Review: Ray Davies, ‘See My Friends’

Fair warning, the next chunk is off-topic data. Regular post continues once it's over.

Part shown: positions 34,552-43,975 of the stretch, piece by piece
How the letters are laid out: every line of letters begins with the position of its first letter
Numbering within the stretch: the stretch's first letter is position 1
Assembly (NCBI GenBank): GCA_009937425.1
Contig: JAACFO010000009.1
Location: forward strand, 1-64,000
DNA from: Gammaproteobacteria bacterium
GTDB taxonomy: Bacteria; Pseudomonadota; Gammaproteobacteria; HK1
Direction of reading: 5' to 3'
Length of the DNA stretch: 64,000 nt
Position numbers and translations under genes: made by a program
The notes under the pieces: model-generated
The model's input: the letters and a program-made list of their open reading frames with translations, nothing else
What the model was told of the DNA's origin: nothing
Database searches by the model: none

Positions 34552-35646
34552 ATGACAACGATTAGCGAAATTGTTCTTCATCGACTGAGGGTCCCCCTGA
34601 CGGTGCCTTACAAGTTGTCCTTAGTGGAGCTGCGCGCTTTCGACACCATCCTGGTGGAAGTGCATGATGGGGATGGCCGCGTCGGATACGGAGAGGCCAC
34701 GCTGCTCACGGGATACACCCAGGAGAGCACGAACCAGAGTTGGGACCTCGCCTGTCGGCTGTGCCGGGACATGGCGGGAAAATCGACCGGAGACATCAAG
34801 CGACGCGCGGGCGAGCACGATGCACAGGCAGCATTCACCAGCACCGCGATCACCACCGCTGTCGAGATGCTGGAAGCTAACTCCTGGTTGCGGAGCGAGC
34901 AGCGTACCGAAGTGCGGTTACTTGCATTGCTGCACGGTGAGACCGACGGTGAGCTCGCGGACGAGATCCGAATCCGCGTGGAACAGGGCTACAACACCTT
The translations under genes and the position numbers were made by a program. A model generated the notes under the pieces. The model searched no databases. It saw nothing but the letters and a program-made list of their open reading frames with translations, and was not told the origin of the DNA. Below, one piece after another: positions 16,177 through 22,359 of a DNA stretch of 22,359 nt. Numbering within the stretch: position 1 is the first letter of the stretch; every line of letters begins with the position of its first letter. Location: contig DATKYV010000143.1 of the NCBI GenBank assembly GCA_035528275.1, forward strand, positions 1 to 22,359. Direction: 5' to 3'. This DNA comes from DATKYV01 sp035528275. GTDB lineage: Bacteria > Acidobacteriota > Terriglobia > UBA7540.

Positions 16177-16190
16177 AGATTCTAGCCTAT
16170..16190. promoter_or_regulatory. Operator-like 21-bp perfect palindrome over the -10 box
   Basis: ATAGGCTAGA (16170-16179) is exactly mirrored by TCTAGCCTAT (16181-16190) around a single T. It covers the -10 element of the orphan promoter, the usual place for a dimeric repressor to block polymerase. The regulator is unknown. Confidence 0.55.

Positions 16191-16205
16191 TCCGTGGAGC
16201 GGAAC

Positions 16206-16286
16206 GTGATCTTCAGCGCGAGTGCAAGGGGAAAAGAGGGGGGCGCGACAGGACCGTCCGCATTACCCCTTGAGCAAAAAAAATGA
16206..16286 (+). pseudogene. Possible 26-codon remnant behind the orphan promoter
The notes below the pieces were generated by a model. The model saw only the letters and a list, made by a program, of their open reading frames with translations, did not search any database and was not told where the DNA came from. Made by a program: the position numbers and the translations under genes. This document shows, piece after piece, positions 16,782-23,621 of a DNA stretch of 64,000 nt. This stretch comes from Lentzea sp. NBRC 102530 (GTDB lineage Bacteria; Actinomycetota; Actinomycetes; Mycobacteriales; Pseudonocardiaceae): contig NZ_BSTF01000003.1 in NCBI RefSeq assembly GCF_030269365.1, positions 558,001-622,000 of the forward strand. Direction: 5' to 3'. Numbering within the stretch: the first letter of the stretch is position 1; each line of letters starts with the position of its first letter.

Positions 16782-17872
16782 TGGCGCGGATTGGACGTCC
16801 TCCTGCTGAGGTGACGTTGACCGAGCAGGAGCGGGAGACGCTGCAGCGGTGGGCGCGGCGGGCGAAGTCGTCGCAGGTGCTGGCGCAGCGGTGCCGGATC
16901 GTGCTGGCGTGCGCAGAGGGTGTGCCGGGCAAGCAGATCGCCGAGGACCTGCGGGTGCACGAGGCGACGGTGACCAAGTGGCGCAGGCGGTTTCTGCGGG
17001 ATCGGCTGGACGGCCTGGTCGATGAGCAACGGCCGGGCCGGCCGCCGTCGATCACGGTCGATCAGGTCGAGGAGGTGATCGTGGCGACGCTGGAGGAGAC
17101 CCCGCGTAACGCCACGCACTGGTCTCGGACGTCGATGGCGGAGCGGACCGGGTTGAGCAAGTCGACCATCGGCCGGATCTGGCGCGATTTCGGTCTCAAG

Review: Ray Davies, ‘See My Friends’: Aidin Vaziri | Ray Davies, the former leader of the Kinks, deserves all the praise he can get. His crackling, widescreen songs of British life paved his way into the Rock and Roll Hall of Fame, yet in the grand scheme of things, where contemporaries such as the Rolling Stones and Paul McCartney regularly fill stadiums, he remains an underdog. So it makes sense that some of Davies’ more high-profile friends and admirers would get together to throw a little recognition his way. As a tribute, though, “See My Friends” is an oddity. For one thing, it’s billed as a Davies album with his face on the cover and name on the marquee. But once the music kicks up, the songwriter is pushed off to the side, like a meek host at a party with a procession of increasingly unruly guests. Metallica and Bruce Springsteen can’t help but stomp through their contributions (“You Really Got Me” and “Better Things,” respectively) as Davies merely attempts to be heard above the ruckus. Jon Bon Jovi and Richie Sambora’s heavy gloss makes heavy bombast out of “Celluloid Heroes.” It’s the lesser-known collaborators who approach the project with just the right mix of reverence and imagination, particularly Mumford and Sons with their folkie medley of “Days/This Time Tomorrow,” which neatly falls in line with Davies’ recent solo work; and Scottish singer-songwriter Amy MacDonald, who provides the man of the hour with a crunchy duet on “Dead End Street.”

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